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The atmosphere of William Shakespeare's tragic play Macbeth is one of a dark and ominous nature. This theme actually exists throughout the play and does not veer from it. Instead, the atmosphere simply becomes darker and more ominous over the course of the play.
Act one opens with thunder and lightening, an ominous atmosphere to be sure. The three witches are talking about the next time that they will meet and question if it will be during another storm. Scene one ends with the witches' infamous paradox:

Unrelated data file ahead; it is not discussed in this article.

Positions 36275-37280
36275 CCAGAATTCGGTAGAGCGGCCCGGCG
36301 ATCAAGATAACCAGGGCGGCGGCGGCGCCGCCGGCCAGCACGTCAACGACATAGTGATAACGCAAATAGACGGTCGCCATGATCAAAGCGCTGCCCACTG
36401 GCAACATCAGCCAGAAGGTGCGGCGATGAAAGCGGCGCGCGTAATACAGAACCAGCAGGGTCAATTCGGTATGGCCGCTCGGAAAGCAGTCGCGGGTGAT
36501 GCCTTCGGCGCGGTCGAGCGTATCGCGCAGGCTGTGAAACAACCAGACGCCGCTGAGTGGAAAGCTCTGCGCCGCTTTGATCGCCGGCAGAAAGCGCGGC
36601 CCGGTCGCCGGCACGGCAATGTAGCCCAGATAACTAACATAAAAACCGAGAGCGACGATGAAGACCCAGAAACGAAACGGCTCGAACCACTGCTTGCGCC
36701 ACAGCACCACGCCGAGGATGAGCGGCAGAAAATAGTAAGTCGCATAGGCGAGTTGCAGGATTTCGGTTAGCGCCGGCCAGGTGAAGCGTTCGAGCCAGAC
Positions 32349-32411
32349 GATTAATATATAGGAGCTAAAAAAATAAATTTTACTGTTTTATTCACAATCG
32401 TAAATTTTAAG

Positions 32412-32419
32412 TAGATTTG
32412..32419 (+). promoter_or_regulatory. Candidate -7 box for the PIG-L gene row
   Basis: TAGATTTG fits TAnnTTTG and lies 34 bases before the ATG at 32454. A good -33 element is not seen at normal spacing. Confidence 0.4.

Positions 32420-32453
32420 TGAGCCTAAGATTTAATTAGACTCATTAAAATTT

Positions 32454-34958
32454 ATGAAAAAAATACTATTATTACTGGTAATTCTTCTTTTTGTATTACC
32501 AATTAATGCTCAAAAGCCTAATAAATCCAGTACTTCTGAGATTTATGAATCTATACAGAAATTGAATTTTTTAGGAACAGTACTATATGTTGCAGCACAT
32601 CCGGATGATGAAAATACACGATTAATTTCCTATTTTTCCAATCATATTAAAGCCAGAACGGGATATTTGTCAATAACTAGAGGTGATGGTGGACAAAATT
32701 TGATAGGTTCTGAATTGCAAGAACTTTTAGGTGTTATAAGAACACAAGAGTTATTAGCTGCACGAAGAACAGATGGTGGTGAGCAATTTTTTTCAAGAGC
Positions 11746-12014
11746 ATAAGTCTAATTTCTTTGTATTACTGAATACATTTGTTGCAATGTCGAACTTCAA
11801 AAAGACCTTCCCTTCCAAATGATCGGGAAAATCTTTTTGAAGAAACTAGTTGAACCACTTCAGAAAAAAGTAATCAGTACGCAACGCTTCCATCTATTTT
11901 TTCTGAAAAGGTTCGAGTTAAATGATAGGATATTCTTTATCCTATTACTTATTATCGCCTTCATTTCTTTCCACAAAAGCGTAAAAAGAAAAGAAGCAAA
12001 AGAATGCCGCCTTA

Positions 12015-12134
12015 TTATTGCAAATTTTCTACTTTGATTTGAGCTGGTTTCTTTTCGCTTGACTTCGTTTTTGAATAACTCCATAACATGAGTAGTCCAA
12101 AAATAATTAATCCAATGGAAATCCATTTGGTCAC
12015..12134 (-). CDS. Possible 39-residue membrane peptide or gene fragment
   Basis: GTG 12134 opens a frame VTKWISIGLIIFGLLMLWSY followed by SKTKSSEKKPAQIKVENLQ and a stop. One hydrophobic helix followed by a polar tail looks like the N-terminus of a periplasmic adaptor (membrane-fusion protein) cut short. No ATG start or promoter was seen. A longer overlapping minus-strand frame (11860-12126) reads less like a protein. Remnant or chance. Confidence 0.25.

The dark and ominous nature of the atmosphere is compounded when the image of the fog and filthy air is mentioned. The atmosphere itself is soiled.
As the play goes on, the dark and ominous nature of the atmosphere develops even more. The murder scene, the porter's dialogue about hell, and the dinner visit by a ghost all speak to the dark nature of the play's atmosphere.
In the end, the play concludes with both Lady Macbeth and Macbeth dying and Macduff holding up Macbeth's decapitated head.
At no time throughout the play does the atmosphere truly lighten or change. While the porter's scene is meant to introduce the typical comic relief to the tragic play, his dialogue is still dark and ominous.
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